for only 3 years. Thus, if the second ground of inadmissibility is no longer
applicable with respect to an alien who has already arrived in the US, then the
grant of PIP would allow such a person to adjust in the US by overcoming the
first ground under INA section 212(a)(6)(A)(i).



The extension of PIP to the
families of current or former military service men and women is a proper
recognition of their contribution to the nation and an attempt to benefit those
who have given so much to the rest of us. 
While such logic is compelling, why not expand its application to other
instances where aliens have served and strengthened the national interest or
performed work in the national interest? How about granting PIP to families of,
outstanding researchers striving to unlock the mysteries of science and
technology, those with exceptional or extraordinary ability, and key employees
of US companies doing important jobs for which qualified Americans cannot be
found? And there is also a compelling interest in ensuring family unification
so that US citizens or permanent residents may feel less stressed and can go on
to have productive lives that will in turn help the nation.  All such people do us proud by making our
cause their own and the need of their loved ones to come in from the shadows is
real and present. Indeed, the non-military use of PIP was advocated by top
USCIS officials several years ago in a memo to USCIS Director Mayorkas, a memo
leaked by its critics who wished successfully to kill it.



In the face of inaction on
the part of the GOP controlled House to enact immigration reform, granting PIP
to all immediate relatives of US citizens would allow them to adjust in the US
rather than travel abroad and risk the 3 and 10 year bars of inadmissibility.
Such administrative relief would be far less controversial than granting
deferred action since immediate relatives of US citizens are anyway eligible
for permanent residence. The only difference is that they could apply for their
green cards in the US without needing to travel overseas and apply for waivers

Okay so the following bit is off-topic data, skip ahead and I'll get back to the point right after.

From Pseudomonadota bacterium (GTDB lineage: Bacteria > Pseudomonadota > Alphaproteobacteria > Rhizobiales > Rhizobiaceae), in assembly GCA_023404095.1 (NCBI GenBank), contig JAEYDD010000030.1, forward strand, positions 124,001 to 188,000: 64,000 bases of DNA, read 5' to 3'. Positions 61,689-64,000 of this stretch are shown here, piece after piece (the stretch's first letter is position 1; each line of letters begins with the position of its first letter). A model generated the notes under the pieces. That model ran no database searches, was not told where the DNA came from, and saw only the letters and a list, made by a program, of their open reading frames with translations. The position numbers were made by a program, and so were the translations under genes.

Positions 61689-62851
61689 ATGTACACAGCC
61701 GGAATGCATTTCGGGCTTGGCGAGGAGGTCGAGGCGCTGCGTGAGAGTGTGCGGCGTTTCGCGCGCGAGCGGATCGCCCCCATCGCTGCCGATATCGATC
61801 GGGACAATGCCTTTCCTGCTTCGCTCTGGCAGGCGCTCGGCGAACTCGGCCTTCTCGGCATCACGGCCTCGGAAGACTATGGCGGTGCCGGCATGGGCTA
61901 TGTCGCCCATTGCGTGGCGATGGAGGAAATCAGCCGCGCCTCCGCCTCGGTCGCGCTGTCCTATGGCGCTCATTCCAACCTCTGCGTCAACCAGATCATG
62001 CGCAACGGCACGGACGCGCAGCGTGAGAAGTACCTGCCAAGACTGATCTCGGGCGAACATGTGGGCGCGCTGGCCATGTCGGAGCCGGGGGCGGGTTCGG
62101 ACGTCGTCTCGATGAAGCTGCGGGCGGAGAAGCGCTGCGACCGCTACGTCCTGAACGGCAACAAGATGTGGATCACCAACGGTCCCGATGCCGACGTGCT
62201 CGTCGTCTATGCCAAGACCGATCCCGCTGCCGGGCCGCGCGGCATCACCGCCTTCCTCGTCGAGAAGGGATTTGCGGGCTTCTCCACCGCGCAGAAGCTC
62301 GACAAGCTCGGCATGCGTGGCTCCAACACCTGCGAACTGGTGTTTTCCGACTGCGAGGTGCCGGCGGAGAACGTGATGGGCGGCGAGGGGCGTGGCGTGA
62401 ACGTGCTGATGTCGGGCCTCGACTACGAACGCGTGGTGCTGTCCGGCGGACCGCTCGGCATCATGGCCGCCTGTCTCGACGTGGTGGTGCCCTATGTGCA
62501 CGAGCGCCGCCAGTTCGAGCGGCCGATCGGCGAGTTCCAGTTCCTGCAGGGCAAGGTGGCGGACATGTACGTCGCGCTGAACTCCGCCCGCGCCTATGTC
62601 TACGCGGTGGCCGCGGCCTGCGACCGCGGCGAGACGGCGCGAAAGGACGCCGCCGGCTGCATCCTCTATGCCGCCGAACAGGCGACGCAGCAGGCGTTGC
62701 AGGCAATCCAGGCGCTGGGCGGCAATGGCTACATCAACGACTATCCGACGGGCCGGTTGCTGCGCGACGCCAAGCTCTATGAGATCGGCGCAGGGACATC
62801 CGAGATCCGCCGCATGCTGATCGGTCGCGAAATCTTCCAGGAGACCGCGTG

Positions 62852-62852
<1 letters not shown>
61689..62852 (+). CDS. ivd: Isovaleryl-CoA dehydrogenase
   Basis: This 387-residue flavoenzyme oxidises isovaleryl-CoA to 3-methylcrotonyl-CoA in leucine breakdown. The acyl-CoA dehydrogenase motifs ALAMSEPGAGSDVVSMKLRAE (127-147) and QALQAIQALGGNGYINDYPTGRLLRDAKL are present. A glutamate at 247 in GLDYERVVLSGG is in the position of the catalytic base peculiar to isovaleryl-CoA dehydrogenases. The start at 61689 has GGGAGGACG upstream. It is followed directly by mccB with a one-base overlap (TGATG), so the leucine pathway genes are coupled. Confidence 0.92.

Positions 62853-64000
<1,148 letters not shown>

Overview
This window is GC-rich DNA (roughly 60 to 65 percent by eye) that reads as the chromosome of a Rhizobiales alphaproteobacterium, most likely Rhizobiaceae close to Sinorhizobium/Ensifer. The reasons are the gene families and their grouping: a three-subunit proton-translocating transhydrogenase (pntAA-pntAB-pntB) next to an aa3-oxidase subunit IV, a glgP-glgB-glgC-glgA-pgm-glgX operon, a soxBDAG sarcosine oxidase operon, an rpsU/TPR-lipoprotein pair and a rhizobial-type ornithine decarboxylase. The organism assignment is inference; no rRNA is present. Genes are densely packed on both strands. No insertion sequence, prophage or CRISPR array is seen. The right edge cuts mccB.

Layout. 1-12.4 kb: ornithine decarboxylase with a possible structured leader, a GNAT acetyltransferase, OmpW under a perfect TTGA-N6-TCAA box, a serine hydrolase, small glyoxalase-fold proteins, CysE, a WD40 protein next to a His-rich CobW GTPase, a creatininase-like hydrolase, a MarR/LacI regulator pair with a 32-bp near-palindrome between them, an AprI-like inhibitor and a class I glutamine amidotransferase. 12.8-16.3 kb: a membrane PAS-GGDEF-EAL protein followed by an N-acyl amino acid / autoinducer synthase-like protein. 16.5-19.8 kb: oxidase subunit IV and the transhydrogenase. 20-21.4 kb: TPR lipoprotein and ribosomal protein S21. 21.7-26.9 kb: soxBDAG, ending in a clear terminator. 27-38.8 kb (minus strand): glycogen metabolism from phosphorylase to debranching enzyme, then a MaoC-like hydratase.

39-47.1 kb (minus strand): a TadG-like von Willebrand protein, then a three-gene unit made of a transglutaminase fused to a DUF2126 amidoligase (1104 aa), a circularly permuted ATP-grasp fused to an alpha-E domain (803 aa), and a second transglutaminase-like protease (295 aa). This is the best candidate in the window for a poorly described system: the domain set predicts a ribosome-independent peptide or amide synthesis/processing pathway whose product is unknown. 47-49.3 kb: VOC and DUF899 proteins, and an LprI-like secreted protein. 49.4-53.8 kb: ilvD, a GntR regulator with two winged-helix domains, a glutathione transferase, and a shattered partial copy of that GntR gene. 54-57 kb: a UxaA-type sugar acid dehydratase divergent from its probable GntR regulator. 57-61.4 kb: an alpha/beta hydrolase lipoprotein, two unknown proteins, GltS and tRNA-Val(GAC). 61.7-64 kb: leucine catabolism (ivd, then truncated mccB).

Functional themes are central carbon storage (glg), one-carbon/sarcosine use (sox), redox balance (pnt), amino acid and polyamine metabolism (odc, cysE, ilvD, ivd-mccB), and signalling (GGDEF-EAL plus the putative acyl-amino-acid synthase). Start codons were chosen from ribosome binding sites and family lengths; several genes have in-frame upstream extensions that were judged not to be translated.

of the 3 and 10 year bars.



The concept of PIP can be
extended to other categories, such as beneficiaries of preference petitions,
which the authors have explained in The Tyranny of Priority Dates. However,
they need to have demonstrated lawful status as a condition for being able to
adjust status under INA section 245(c)(2) and the memo currently states that
“[p]arole does not erase any periods of unlawful status.” There is no reason
why this policy cannot be reversed. The grant of PIP, especially to someone who
arrived in the past without admission or parole, can retroactively give that
person lawful status too, thus rendering him or her eligible to adjust status
through the I-130 petition as a preference beneficiary. The only place in INA
section 245 where the applicant is required to have maintained lawful
nonimmigrant status is under INA section 245(c)(7), which is limited to
employment-based immigrants. Family-based immigrants are not so subject. What about
INA section 245(c)(2)’s insistence on “lawful immigration status” at the
snapshot moment of I-485 submission? 
Even this would not be a problem. For purposes of section  245(c) of the Act, current regulations
already define “lawful immigration status” to include “parole status which has not expired, been revoked,
or terminated.” 8 C.F.R. section 245.1(d)(v). Indeed, even if one has already
been admitted previously in a nonimmigrant visa status and is now out of
status, the authors contend  that this
person should be able to apply for a rescission of that admission and instead
be granted retroactive PIP. Thus, beneficiaries of I-130 petitions, if granted
retroactive PIP, ought to be able adjust their status in the US.



There is also no reason why
PIP cannot extend to beneficiaries of employment I-140 petitions. If this is
done, would such persons be able to adjust status to lawful permanent resident